Self-esteem and peer relations : a comparison between adolescents with cerebral palsy in a special school and able-bodied adolescents in a mainstream school
Date of Issue1998
A healthy sense of self-esteem and good peer relations are among the few elements that are important for one to reach his/her full potential. While a number of theorists have suggested that individuals with disabilities have a lower sense of self-worth compared to their able-bodied counterparts, some other empirical findings have found no significant difference between the self-esteem of both groups. In the light of this, and the lack of such studies in Singapore, this study aims to ascertain the self-esteem and peer relations of adolescents with cerebral palsy (CP) in Singapore by comparing this with their able-bodied counterparts in a mainstream secondary school. The Self-Esteem Checklist (SEC) and the Index of Peer Relations (IPR) were administered to adolescents with CP in a special school and able-bodied adolescents in a mainstream secondary school and the responses of 30 from each group were selected for data analysis based on background information that matched. This information include the variables of age, family structure, parents' educational level and family's social-economic status. The mean scores on the SEC and IPR of both groups were compared using a one-way analysis of variance. The findings indicate that adolescents with CP had a significantly higher self-esteem (p < 0.025) than their able-bodied counterparts, and that there were no significant differences between the peer relations of both groups.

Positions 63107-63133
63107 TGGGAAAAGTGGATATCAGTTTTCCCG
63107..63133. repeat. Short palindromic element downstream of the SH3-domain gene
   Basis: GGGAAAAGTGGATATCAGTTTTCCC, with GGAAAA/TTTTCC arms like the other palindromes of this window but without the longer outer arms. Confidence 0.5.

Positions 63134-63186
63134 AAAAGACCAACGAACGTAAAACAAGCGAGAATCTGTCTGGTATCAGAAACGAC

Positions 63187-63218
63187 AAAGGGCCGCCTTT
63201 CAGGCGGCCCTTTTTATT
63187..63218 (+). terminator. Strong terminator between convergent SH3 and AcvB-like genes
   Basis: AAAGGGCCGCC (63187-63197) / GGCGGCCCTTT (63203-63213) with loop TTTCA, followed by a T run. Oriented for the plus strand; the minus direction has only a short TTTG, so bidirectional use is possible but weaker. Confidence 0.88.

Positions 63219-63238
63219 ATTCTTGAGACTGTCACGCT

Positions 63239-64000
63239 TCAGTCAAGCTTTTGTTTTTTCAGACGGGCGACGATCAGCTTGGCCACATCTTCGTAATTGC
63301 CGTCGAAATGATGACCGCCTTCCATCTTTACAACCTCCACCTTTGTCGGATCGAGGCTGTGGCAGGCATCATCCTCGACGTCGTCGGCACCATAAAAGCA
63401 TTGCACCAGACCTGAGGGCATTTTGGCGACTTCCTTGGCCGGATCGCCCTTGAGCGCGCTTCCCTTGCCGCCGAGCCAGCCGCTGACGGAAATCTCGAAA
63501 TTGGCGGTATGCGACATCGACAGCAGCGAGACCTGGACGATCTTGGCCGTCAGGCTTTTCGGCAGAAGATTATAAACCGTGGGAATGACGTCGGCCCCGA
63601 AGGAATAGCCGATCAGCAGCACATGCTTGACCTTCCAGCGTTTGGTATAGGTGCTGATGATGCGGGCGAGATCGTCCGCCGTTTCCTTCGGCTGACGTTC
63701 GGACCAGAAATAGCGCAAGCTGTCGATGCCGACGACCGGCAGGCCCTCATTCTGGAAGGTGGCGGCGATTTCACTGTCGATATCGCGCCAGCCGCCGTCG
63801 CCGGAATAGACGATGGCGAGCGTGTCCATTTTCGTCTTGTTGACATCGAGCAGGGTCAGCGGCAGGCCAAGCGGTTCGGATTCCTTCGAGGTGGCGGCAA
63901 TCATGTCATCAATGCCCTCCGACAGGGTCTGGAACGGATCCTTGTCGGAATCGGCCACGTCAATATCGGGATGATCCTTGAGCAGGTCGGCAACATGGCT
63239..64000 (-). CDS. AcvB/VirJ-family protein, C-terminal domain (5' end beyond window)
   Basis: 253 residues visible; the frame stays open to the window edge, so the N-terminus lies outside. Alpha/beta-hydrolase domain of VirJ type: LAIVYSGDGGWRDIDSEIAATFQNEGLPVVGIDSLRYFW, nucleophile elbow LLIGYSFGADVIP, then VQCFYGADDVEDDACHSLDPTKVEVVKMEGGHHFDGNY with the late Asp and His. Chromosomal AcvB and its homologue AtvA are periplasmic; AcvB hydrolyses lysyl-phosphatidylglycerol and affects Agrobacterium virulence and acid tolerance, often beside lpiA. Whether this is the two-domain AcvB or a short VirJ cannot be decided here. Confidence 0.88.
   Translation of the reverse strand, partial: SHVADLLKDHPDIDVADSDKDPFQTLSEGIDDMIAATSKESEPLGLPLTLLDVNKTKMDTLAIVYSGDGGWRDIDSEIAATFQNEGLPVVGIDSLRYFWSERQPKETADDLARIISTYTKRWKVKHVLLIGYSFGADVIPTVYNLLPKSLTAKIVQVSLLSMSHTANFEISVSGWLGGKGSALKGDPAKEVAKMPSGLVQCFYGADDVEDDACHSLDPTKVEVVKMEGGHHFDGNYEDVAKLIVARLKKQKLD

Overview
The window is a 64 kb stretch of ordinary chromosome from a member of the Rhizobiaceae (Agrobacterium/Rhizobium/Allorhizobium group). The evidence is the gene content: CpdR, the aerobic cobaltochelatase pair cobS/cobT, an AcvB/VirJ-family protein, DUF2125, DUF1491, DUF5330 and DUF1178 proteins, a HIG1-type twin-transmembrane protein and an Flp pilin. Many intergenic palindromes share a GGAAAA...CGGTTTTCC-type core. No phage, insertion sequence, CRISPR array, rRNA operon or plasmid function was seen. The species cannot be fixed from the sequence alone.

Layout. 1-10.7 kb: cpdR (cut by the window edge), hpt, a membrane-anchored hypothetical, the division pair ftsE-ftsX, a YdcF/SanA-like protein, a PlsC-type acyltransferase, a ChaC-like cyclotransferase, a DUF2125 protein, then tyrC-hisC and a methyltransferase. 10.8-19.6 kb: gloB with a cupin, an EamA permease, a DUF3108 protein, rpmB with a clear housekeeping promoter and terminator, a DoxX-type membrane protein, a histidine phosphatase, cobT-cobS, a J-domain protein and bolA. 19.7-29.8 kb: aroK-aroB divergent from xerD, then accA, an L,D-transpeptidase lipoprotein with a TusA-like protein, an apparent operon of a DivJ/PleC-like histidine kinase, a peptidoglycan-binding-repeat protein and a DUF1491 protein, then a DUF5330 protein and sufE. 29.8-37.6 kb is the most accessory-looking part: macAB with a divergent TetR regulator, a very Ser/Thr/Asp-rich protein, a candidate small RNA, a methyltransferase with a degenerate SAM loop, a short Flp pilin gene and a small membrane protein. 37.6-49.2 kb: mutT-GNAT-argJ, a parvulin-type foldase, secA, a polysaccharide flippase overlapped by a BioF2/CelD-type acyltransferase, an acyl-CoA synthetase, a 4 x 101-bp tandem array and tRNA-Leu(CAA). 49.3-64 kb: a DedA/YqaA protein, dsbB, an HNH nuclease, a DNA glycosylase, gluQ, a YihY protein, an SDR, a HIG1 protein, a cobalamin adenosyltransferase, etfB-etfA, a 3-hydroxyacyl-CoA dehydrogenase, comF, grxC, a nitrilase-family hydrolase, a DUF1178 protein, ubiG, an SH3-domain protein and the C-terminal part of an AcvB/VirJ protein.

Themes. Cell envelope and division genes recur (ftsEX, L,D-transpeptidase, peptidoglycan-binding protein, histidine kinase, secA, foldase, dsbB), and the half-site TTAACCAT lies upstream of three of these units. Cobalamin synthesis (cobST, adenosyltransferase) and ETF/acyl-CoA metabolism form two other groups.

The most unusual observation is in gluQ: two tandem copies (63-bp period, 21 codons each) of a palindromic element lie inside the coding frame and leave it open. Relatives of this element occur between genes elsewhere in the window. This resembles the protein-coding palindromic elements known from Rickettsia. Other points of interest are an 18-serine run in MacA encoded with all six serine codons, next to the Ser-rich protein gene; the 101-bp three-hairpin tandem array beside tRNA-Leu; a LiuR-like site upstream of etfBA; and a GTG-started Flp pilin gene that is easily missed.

DRNTU::Social sciences::Sociology::Family, marriage and women